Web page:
It’s 2005 already.
Wasn’t it just yesterday when, while the rest of the world was running amuck attempting to patch their computers, hoard canned goods, and construct bomb shelters, we skateboarders were only consumed and mystified by the talents of Kirchart, Koston, Way, Hawk, Thomas, and Penny, who at the time seemed to have pushed skateboarding to its limits?
It was the end of a century-one that birthed skateboarding, and one that certainly wouldn’t end it (well, maybe you thought so if you were busy figuring out if you should stack more peas or ammunition)-but how could it possibly get bigger, better, cleaner, faster, and smoother than what we had previously seen?
Only a decade earlier, it was run-of-the-mill for the editors of this magazine to poke fun like, “now take it to a double-kink handrail” while summing up the process of how to do a never-been-done-before technical curb trick. And why wouldn’t they joke about tricks that could surely never be possible in the future? What they were witnessing at the time was real and tech, although still aided by the safety of being done mere inches from the ground. Not to mention, this was a time when it was still viable for our skateboard magazine to have a monthly column dedicated to things like the evolution and variances of a flat ground flip trick (Remember Tony Hawk’s Beyond?).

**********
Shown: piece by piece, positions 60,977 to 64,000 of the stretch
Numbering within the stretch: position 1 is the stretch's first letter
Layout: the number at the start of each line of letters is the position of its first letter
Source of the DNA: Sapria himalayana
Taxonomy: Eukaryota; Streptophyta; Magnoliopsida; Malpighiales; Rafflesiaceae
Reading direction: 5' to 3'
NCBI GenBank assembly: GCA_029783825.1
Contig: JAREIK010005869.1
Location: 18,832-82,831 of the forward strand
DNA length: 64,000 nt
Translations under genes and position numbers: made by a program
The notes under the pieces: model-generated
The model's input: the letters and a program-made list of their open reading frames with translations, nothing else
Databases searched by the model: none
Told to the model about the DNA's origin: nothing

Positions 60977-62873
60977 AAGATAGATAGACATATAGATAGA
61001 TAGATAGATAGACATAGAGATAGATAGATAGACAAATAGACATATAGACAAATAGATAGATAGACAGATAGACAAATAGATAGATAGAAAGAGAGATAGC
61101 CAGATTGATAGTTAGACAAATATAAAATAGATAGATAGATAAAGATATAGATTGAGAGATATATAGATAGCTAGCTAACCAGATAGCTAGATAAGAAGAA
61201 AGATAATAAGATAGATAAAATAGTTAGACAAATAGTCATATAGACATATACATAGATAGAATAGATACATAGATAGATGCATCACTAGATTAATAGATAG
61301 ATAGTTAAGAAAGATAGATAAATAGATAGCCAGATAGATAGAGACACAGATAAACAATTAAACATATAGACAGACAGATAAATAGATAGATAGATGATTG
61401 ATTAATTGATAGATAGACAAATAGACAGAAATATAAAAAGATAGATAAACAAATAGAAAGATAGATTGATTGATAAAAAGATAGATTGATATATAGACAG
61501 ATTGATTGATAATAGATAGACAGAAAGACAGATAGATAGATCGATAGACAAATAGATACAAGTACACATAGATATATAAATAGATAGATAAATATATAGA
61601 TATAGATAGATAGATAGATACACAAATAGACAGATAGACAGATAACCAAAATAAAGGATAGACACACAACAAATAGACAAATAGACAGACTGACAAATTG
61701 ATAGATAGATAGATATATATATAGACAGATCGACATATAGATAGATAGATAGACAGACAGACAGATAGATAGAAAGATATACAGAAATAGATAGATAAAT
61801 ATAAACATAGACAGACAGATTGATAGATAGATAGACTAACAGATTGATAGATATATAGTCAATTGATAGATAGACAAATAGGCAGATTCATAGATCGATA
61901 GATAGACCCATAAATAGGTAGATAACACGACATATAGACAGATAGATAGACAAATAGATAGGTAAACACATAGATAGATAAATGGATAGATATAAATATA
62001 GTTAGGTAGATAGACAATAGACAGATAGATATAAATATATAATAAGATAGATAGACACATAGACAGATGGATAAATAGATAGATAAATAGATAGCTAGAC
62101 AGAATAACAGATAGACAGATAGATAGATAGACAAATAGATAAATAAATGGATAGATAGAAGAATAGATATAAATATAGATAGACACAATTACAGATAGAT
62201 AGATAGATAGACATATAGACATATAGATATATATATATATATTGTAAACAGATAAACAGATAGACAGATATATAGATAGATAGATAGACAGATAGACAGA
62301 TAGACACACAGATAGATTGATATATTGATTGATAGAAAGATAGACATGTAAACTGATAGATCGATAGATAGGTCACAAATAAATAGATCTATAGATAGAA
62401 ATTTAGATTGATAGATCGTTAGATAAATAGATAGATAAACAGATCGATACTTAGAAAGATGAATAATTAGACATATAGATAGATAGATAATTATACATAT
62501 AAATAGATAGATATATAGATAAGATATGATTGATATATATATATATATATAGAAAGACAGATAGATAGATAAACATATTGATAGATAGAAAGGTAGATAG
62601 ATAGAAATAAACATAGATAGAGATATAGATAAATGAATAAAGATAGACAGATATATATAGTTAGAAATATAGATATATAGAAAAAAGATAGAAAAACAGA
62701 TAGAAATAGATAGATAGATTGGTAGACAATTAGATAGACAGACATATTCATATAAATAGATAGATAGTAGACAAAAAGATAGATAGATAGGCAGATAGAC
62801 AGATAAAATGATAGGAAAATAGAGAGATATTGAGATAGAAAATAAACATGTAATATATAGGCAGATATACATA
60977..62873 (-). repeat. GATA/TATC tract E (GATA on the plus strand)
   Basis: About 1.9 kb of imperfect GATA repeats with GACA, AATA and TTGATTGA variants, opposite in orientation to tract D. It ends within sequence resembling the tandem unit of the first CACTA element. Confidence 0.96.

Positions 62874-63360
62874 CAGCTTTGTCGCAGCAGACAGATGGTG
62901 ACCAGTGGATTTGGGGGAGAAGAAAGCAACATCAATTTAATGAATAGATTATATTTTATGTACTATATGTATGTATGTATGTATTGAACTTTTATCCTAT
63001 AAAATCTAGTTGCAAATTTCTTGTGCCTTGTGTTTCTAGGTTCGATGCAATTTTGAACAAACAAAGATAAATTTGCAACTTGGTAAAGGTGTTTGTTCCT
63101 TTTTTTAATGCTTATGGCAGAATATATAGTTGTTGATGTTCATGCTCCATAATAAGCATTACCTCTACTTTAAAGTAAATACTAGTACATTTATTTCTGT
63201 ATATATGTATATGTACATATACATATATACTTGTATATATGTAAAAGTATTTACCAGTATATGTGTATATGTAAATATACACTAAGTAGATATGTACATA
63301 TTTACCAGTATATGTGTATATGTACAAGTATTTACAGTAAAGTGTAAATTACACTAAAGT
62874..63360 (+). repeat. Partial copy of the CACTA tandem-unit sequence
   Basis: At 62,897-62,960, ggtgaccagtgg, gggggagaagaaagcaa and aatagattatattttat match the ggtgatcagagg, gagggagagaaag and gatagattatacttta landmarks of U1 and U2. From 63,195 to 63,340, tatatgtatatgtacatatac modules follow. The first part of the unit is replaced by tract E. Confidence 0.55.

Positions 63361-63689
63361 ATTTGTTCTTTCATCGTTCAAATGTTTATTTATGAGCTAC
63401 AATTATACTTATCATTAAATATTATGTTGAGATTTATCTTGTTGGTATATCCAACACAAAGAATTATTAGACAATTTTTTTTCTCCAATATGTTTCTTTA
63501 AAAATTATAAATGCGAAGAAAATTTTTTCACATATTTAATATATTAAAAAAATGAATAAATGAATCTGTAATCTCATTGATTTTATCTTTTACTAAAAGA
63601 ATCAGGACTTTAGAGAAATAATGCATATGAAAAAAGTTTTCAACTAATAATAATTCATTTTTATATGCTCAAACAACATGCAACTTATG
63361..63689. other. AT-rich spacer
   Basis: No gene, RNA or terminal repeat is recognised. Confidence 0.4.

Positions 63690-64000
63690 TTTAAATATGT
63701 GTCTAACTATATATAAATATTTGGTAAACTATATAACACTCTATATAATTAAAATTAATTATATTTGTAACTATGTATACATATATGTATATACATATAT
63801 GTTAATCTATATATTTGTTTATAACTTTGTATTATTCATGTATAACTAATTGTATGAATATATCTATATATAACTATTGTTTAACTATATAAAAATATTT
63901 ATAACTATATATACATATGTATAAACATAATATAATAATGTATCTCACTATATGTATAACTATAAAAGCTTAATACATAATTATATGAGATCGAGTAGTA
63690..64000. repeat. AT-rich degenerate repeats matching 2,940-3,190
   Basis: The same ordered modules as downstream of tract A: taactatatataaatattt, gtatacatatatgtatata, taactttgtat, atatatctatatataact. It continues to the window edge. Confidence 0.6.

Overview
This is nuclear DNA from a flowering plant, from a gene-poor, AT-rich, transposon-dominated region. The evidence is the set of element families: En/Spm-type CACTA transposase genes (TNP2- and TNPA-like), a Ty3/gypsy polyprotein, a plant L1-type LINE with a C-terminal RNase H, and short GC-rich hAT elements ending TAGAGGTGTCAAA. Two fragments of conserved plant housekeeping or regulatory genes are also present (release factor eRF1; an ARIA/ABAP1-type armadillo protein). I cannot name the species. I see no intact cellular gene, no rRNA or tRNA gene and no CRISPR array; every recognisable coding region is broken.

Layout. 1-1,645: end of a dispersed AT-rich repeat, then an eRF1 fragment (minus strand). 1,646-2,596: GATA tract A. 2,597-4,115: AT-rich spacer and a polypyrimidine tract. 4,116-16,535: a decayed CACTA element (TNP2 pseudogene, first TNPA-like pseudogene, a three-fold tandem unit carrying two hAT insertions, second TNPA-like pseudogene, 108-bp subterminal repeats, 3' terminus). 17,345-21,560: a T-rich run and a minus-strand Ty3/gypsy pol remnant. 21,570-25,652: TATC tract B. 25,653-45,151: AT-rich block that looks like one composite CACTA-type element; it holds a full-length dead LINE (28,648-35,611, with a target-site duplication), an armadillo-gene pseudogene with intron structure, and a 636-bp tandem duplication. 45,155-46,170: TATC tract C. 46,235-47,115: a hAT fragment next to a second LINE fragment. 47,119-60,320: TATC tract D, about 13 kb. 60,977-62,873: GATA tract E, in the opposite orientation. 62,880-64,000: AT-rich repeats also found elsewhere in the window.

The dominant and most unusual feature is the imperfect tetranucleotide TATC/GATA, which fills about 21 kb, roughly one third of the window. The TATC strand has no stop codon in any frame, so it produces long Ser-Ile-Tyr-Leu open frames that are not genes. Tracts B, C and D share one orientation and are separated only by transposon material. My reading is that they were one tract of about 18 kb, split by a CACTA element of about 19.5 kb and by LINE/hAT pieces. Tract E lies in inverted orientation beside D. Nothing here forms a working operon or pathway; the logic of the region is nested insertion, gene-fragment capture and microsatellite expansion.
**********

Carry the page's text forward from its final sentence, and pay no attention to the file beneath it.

But what was once just a coy remark, daydreamed fantasy, or completely unfathomable is now perfectly attainable. It’s because of things like Heath’s front blunt on the cover, Billy Marks’ sequence (and his entire Good And Evil part) in Nine Frames, and Daewon’s big-rig adventure that I can drive down to the skatepark on any given day and witness a handful of kids flip to boardslide on the park rail as they warm-up. Their 360 flip lipslides are no longer a guaranteed letter in a game of SKATE. There’s a punctuality and potency that has trickled down from the greats and will only grow with the release of the many anticipated videos dropping this year.
As for us, the editors of this mag, these are the days when we’re perfectly content with a simple flip trick on a flat bank in our old age, so we’ll just concentrate on continuing to bring you the most punctual and potent skateboarding for 2005 and beyond. We hope you enjoy this issue.-Eric Stricker